Changing Welfare State Policies
This course examines the differing origins and possible futures of welfare states. Using a range of theoretical viewpoints, the course considers the historical shift from a Keynesian welfare state to a neoliberal state and questions whether recent "Third Way" policies provide a solution to future welfare needs. The course is comparative but includes a significant focus on Aotearoa New Zealand.
At the end of the course you should have gained knowledge and understanding about:
- Where the New Zealand welfare state is situated in comparison with other countries;
- The historical development of the welfare state in New Zealand and internationally
- The ways that differences in the values driving welfare states maintain or challenge gendered and racialised assumptions, impact upon citizens and citizenship and reflect different political perspectives and institutional histories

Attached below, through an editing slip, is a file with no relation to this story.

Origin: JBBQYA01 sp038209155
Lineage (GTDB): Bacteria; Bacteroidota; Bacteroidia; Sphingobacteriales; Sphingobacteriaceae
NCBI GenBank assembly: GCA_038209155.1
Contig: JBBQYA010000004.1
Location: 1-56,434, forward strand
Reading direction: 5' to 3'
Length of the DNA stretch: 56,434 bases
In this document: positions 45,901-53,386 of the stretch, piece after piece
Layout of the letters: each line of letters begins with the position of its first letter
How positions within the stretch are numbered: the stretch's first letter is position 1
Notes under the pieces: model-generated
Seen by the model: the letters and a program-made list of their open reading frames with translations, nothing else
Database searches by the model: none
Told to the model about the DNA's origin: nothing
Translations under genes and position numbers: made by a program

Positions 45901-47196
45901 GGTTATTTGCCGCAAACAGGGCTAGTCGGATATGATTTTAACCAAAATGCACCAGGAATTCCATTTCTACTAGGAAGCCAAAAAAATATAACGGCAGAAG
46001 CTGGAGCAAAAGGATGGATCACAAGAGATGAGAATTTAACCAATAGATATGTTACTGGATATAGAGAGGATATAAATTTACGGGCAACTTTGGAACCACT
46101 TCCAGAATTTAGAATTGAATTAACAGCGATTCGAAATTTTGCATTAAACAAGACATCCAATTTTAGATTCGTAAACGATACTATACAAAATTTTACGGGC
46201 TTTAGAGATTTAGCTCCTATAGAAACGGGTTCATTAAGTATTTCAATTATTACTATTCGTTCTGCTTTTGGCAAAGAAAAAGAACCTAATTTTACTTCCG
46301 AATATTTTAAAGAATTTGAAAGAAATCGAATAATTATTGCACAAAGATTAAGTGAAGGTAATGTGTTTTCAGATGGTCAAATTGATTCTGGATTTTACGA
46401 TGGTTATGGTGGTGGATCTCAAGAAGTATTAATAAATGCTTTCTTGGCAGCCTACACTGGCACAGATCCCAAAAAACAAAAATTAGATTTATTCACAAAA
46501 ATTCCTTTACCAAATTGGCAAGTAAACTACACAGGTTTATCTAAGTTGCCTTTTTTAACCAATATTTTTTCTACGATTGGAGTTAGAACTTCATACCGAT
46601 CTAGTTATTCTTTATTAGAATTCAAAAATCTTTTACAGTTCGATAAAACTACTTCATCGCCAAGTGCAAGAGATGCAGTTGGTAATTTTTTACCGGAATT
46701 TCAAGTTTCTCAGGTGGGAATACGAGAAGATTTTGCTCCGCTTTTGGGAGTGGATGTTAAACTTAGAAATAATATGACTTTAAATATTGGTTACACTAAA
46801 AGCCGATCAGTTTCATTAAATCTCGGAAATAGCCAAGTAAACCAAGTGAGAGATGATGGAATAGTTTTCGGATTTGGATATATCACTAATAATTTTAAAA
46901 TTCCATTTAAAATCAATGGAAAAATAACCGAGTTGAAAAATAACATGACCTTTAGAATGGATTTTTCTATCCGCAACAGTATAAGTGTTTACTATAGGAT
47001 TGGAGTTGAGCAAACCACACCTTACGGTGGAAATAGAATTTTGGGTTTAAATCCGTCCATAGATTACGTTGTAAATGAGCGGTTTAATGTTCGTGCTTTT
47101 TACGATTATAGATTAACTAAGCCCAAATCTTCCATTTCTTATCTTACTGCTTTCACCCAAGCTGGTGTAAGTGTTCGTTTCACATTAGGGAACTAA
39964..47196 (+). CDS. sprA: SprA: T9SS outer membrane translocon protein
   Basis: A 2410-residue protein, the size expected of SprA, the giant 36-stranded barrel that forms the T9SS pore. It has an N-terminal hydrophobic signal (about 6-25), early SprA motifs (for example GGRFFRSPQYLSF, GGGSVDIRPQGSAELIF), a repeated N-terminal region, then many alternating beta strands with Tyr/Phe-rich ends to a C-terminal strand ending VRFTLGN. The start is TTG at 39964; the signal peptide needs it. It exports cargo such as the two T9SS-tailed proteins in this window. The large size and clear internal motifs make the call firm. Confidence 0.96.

In addition to standard writing and literacy skills, you will develop specific research skills appropriate to a policy-related course. These include:
- Reflecting on and synthesising concepts and ideas from a wide range of academic and other relevant sources
- Constructing and presenting appropriate arguments about policy issues as the basis for assessment tasks
- Developing comparative policy analysis skills across different policy areas and across different countries
Not taught in 2022
Lecturer(s) Dr Louise Humpage
A course reader will be made available via CANVAS.
Coursework + exam
SOCIOL 317: 15 points
30 points at Stage II in International Relations and Business or Employment Relations and Organisational Studies or Sociology, or SOCSCIPH 200